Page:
Picea asperata / Dragon spruce
Picea asperata, as described in 1906 by Maxwell Tylden Masters (1833–1907), in Journal of the Linnean Society, Botany, 37th edition, is commonly known as Dragon spruce; as well as 云杉 (yun shan) in the Chinese language. The species name describes this species' very sharp and stout needles "aspera" translates into "rough" in the Latin language.
There are 4 recognized specific varieties, based on geography and differences in branchlets and seed cones.
- Picea asperata var. asperata — the typical variety, fully described here, growing throughout most of the range of the species
- Picea asperata var. aurantiaca — Orange spruce, found locally in western Sichuan province.
- Picea asperata var. heterolepis — Notch-scale dragon spruce, found locally in western Sichuan province.
- Picea asperata var ponderosa — Big-cone dragon spruce, also found locally in western Sichuan province.
Description. Dragon spruce is an evergreen, coniferous species of tree that grows to mature heights of 150 feet (45 m); with a trunk up to 40 inches (1 m) in diameter, measured at breast height.
- Bark is grayish brown in color, furrowed into irregular, rough, scaly plates.
- Branchlets are brownish yellow or reddish brown when young, turning brown or brownish gray in their 2nd or 3rd year; with pubescent or glabrous texture.
- Foliar buds are conical or ovoid-conically shaped and resinous, with appressed or slightly recurved scales in apical buds, and more-or-less recurved and keeled at the bases of branchlets.
- Pulvini are are rigid, witch a glaucous texture.
- Leaves (needles) are directed forward or ascending on upper side of branchlets, parted and spreading laterally on lower side. Individual needles may or may not have a glaucous texture; and are linear, growing with a slight curve, and quadrangular-rhombic in cross section. Needles measure 0.4 to 0.8 inch (1 - 2 cm) long by 0.04 to 0.08 inch (1 - 2 mm) thick with 4 to 8 lines of stomata along each surface, acute or slightly pungent apices.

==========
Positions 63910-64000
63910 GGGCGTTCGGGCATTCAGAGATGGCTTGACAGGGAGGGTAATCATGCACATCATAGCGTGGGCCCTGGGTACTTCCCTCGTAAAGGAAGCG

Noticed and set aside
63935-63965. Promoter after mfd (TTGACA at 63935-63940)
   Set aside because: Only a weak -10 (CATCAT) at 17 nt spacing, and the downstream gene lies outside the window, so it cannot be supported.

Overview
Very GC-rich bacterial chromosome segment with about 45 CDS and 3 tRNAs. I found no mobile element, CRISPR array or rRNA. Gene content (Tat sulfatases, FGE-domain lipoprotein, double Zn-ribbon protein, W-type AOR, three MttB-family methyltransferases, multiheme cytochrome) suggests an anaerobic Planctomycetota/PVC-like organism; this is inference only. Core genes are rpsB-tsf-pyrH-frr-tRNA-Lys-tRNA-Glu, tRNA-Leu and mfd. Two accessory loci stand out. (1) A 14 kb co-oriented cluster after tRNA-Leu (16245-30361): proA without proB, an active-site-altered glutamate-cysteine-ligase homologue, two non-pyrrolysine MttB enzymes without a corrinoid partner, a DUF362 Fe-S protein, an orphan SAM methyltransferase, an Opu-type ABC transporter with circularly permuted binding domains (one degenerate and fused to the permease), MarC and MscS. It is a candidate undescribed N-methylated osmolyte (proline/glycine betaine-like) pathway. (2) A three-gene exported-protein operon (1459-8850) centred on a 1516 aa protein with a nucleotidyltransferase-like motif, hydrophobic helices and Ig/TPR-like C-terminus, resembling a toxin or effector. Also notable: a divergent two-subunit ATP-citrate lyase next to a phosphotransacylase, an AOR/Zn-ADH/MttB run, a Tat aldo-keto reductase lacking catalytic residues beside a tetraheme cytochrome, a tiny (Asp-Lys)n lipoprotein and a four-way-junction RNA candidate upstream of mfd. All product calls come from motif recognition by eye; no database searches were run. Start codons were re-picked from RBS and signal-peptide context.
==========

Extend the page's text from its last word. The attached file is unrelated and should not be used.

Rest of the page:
- Seed cones are green in color, maturing pale- or reddish brown, with a cylindric-oblong or cylindric shape. Cones measure 2 to 6.4 inches (5 - 16 inches) long by 1 to 1.4 inches (2.5 - 3.5 cm) broad, with obtuse apices.
- Seed scales along the middle of cones have an obovate shape, measuring circa 0.8 by 0.6 inch (2 × 1.5 cm), with entire or denticulate margins, and rarely 2-lobed apices.
- Seeds have an obovoid shape, measuring circa 0.16 inch (4 mm); with obovate-oblong, pale brown wings, circa 0.44 inch (1.1 cm) longer. Pollination takes place in April and May, seed maturity is in September and October.
Conifer specialist, J. Silba accepts none of the described varieties even at a varietal level, claiming, "a study is needed to compare the 5 so-called varieties, resolving both their botanical placement and horticultural value. None offers ornamental value that cannot be easily beat by other spruce.
Distribution. This species is native to China — southeastsern Qinghai, northeast of Qinghai Hu (Lake Kokonor), Gansu, Sichuan, Ningxia (Helan Shan), and southwestern Shaanxi provinces, found growing in mountains and river basins at elevations of 7,800 to 12,000 feet (2,400 - 3,600 m) above sea level.
Hardy to USDA Zone 6 — cold hardiness limit between -10° and 0°F (-23.2° and -17.8°C).
- Seattle, Washington 70 feet (21 m) tall, by 4 feet, 4 inches (1.3 m) wide, measured in 1990; planted in 1947
- Tibet, 147.5 feet (44.25 m) tall, measuring in 1926
- Rochester, New York, 75 feet (22.5 m) tall by 6 feet, 4 inches (1.9 m) wide, measured sometime around 1980
Attribution from: Wu Zheng-yi and Peter H. Raven (editors); Flora of China, Volume 4; ©1999, Beijing, China.